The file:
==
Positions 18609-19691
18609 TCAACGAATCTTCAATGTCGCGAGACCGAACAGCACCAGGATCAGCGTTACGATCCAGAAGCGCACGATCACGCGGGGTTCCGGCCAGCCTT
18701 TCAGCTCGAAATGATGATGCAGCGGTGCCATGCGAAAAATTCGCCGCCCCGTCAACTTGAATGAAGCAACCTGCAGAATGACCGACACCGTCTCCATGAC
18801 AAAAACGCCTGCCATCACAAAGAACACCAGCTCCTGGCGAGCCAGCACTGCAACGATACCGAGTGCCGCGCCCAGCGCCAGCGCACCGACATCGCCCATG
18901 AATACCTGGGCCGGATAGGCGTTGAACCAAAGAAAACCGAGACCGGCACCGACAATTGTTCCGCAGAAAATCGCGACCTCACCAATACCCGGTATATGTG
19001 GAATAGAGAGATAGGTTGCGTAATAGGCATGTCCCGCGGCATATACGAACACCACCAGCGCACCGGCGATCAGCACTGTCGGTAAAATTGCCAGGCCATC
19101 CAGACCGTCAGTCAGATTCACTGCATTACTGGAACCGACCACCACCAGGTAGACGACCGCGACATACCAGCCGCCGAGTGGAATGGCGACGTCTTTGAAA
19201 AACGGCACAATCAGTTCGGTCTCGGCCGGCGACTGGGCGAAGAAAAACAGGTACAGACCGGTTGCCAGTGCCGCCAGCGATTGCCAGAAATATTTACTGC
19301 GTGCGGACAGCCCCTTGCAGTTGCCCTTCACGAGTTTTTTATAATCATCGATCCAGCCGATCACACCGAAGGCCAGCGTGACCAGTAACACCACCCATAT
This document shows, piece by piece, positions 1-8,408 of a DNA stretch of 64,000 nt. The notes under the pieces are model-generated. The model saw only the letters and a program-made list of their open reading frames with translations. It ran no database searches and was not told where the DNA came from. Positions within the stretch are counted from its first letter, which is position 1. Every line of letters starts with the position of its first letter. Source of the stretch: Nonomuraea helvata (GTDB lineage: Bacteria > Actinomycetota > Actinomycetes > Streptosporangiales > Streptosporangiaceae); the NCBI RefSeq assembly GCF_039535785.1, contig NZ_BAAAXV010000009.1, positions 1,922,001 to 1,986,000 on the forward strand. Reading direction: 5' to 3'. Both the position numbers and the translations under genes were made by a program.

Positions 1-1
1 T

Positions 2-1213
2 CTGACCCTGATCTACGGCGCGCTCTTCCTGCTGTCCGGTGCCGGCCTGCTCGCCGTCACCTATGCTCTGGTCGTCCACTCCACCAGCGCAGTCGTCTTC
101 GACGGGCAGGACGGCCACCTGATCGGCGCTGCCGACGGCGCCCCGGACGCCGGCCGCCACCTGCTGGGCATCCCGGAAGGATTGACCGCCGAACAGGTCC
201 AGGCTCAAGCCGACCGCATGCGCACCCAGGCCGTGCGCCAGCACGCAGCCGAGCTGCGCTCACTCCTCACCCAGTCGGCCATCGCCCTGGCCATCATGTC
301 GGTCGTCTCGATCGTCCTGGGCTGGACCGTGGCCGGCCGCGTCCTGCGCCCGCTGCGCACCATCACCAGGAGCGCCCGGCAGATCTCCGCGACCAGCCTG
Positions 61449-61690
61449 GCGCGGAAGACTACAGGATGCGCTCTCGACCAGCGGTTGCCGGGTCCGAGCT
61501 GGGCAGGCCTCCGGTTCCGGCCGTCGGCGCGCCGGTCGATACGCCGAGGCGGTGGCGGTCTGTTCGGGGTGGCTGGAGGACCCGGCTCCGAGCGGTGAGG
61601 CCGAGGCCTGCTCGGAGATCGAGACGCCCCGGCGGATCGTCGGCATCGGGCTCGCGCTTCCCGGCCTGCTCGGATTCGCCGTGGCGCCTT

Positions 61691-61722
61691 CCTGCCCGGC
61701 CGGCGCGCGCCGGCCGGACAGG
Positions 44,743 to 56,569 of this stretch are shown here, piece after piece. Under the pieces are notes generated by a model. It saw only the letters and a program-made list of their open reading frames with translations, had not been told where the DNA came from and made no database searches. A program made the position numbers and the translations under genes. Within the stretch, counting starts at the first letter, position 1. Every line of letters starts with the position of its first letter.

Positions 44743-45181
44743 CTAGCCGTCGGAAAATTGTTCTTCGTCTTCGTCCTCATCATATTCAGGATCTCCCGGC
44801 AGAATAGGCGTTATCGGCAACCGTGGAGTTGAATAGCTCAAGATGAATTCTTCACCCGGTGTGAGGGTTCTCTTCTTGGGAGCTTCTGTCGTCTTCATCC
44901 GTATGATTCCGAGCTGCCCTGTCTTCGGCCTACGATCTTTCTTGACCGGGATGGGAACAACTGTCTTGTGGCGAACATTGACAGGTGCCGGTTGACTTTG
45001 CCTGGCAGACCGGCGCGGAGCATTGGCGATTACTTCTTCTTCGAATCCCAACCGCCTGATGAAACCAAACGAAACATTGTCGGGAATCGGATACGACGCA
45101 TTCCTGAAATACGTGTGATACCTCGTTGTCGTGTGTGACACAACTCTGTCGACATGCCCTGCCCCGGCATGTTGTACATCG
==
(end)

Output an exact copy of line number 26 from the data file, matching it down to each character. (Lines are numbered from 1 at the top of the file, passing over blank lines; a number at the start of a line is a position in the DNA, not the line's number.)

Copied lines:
Positions 44743-45181